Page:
How Much Time Do You Have?
On average, new budgeters save $200 their first month and more than $3,300 by month nine! Pretty solid return on investment.
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The following is a transcription of YNAB podcast episode 80 (with some small edits for flow). Make sure you subscribe to the podcast to get Jesse’s weekly take on budgeting and personal finance.
We’ve been talking a lot – especially since I launched that investment course – about saving for retirement (or other things). And in that course I talked about how the purpose of investing is to grow your wealth. Period.
And…to become, oh, what’s the word, like a fat-cat type person. People are sometimes bothered by the idea of wealth because sometimes they see wealth being wasted, or being used flamboyantly (if that’s the right word) – for show, for selfish reasons.
But wealth does an awful lot of good – especially on a micro level: wealth for your kids – to provide them a great education, or to provide the necessities of life to people, or just to give to worthy causes, or to pay for your daughter’s (modest) wedding.
Wealth isn’t bad it all. The investment side of things focuses a ton on retirement and it’s starting to kind of bug me. Mark’s been writing on the blog about how he wants to move – well not wants to move – but running the numbers on moving to a 2-bedroom apartment instead of having his house, and it would mean $200,000 in ten years, and that could go toward retirement.
And then people came back with all sorts of insightful comments about how there are all sorts of other factors besides just the savings and investing for retirement.
In the investing course I really push people hard toward starting, and I’m not backing down from that at all. The average 50-year-old has about $1,000 to their name for each year they are old (or young, depending on how you look at it)!
But the idea of saving and investing toward retirement has tons written about it – you see book after book after book talking about how you can retire – you can stop working. And I just want to say that I think you should take a hard look at being content now.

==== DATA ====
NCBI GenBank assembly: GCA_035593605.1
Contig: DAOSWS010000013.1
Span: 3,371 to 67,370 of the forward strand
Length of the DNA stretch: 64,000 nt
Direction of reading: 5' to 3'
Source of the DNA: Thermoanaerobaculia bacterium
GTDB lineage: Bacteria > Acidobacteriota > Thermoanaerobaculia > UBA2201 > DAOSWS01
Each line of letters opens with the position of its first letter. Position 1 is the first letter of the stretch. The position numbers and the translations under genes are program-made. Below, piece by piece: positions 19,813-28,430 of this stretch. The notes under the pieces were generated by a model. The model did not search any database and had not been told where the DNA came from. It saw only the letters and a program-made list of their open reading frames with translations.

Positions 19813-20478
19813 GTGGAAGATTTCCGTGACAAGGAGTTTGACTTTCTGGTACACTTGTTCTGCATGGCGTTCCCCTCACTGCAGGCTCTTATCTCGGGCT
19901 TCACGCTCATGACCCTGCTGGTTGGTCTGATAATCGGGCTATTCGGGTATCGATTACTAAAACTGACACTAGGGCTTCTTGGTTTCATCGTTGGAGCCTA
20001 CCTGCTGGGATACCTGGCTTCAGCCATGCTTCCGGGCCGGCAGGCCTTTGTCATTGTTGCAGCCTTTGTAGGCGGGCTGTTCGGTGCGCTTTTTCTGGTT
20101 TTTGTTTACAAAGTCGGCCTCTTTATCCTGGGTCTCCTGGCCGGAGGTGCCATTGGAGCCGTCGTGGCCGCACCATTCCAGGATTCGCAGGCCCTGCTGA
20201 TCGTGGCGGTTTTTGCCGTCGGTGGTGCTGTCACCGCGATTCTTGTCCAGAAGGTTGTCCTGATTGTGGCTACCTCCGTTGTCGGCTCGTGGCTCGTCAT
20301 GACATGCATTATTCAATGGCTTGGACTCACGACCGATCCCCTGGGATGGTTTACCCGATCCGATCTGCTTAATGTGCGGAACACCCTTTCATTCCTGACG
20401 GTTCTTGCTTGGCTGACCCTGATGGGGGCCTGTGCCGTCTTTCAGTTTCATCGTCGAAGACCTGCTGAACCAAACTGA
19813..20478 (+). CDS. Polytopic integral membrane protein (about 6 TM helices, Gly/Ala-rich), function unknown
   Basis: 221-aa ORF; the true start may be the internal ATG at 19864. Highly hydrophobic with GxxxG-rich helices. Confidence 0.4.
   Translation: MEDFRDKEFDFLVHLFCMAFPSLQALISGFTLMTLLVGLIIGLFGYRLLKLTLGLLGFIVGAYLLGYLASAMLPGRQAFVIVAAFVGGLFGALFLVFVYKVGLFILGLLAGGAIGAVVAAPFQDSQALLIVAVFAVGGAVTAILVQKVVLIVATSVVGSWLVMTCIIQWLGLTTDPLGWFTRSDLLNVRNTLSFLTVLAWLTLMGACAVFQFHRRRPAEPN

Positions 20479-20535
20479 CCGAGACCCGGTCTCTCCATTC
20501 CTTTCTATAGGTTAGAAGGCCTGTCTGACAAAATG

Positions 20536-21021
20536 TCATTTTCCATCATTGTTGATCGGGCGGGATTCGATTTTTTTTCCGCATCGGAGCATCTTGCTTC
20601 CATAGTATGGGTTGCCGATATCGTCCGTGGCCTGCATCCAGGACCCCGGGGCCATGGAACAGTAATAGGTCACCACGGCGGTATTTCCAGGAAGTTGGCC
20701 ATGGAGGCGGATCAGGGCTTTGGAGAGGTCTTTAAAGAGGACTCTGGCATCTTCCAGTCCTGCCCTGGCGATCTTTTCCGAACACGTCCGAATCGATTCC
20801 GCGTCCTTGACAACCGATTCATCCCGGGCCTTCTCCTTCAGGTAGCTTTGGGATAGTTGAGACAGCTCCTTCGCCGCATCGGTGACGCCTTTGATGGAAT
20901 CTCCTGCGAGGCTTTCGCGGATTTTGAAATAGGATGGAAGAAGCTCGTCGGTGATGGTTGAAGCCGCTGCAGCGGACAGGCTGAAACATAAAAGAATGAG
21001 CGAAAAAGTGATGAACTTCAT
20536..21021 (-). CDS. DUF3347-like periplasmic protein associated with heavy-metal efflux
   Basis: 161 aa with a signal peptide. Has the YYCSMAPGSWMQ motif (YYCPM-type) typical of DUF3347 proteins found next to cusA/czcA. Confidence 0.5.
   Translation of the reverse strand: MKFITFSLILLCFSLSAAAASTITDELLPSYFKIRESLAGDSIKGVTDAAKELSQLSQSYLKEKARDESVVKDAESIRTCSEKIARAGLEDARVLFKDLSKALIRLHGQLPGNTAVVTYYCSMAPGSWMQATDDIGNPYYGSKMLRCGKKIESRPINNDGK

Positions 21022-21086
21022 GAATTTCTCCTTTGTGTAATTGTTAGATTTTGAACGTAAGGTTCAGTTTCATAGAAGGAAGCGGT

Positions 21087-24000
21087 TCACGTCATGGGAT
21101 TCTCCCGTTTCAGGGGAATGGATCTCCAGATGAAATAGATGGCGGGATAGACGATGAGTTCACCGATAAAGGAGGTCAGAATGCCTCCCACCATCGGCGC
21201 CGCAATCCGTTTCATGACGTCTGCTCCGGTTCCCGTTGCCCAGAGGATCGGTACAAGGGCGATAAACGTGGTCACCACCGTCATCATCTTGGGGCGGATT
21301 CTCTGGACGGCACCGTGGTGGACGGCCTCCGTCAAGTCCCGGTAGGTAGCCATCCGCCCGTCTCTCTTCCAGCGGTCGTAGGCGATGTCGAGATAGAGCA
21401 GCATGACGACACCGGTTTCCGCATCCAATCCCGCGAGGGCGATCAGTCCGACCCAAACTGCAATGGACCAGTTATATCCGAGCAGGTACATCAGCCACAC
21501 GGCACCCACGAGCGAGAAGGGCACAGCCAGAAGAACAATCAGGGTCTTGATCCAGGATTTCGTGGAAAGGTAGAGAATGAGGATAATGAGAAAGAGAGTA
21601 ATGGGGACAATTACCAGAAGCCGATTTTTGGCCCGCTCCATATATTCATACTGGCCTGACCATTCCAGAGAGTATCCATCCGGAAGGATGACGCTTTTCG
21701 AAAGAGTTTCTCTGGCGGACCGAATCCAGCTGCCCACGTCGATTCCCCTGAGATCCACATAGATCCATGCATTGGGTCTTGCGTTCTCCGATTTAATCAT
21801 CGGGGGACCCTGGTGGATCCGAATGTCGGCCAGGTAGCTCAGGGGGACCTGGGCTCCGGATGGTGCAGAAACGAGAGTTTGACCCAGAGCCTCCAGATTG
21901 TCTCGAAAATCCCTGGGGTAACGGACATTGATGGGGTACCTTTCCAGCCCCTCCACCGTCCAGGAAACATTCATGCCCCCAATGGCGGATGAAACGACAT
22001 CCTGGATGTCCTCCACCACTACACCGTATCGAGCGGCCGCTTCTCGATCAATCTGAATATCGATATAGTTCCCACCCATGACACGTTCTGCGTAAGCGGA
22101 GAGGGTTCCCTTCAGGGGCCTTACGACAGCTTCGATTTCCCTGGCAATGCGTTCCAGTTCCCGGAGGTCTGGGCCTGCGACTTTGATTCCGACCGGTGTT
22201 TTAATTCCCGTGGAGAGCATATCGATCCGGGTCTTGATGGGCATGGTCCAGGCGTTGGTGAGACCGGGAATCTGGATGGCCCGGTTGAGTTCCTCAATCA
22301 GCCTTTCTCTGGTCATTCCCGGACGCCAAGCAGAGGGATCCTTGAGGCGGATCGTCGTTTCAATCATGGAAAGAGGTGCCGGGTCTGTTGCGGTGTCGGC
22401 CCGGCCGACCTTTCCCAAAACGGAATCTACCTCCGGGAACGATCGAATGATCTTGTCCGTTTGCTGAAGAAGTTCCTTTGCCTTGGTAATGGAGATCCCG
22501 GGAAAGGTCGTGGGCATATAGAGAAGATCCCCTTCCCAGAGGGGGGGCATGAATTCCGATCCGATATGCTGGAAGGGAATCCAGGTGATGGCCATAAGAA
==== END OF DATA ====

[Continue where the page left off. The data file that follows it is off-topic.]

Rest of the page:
It would be really, really sad if you had these great kids (as I do – five kids, ages eight and under – basically piled in like a stack of pancakes). And we’re busy with them – it’s crazy at the house, truly crazy – absolute chaos. And sometimes I’m guilty of thinking “When it’s just Rose…” (She’s the youngest – not saying she’s my favorite, but she sure is cute) …”how simple will that be?” All the other kids will have moved on, and I just think about how simple that will be.
And then at the gym the other day someone told me “Oh, man – when they’re teenagers, everything changes. It’s crazy.”
So here I am, looking ahead the future, always thinking, “Man, tomorrow. That will be something.” Instead of enjoying right now. Enjoying the chaos for what it is, and just finding the joy in the moment.
I was reading a sermon by a church leader who says (paraphrasing): “If you’re always focused on tomorrow, you have a lot of empty yesterdays.”
I feel like the retirement siren song is causing us – or could cause us to be looking to that day off in the future where we get to retire and stop working. Where we get to travel more, or do more woodworking, or gardening, or whatever it is you’re excited about doing when you have more spare time. Always looking forward and saying “Oh, that’s going to be great. I’ll just survive for today.” Instead of just enjoying the moment, enjoying today for what it is.
Whether you’re sitting in a cubicle, crunching numbers (which is what I was doing back in the day), or whether you’re making a podcast (which is what I’m doing now) – just enjoy the moment.
Everyone should go back to the podcast where I interviewed Leo (from ZenHabits.net) and listen to that again, because it’s a good exercise in being content. And when you’re content, maybe that’s the key to retirement: You may not ever really care about retiring because you’re just living in the moment and enjoying where you are.
Whether you’re in debt and slowly getting out, or you’re out of debt and looking to invest more – whatever you’re finances are at the moment. You can just be content with where you are and happy with the direction you’re facing – but you’re not looking off to some distant day and not ignoring – missing- what’s going on all around you.
Some food for thought.
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